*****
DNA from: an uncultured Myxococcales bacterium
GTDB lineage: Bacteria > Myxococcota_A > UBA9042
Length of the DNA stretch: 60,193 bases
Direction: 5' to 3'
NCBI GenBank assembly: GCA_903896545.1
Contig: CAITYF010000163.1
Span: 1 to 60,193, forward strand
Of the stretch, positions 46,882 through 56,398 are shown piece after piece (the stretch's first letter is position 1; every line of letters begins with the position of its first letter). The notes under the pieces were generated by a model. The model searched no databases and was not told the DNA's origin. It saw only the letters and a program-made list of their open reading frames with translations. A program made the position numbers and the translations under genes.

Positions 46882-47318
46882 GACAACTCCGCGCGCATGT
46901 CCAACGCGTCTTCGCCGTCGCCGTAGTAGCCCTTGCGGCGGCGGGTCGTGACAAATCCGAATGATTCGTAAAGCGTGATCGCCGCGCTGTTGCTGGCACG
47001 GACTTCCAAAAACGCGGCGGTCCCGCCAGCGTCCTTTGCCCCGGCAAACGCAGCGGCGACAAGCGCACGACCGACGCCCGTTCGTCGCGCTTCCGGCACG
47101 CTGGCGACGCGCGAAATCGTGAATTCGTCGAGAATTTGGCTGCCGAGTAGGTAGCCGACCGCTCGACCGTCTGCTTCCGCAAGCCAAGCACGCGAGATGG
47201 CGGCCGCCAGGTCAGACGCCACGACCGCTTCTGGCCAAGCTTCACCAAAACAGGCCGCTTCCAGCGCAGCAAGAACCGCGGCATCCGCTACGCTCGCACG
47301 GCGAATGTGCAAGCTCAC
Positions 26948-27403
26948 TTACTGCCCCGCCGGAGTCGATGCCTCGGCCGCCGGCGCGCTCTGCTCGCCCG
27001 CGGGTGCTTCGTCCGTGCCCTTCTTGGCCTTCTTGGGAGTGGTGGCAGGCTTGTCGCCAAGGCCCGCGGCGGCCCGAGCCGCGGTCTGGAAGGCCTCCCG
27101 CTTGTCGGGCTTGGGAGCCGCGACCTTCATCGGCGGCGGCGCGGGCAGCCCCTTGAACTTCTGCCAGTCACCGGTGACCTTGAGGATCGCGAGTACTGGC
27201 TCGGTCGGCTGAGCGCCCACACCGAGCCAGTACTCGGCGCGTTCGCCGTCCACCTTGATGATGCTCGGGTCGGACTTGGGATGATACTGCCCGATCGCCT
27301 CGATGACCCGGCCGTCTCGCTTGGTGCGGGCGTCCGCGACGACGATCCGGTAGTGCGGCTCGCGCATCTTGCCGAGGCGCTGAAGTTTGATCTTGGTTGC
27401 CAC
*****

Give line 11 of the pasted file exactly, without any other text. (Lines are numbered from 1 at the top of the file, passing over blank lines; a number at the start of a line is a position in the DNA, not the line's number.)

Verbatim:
46901 CCAACGCGTCTTCGCCGTCGCCGTAGTAGCCCTTGCGGCGGCGGGTCGTGACAAATCCGAATGATTCGTAAAGCGTGATCGCCGCGCTGTTGCTGGCACG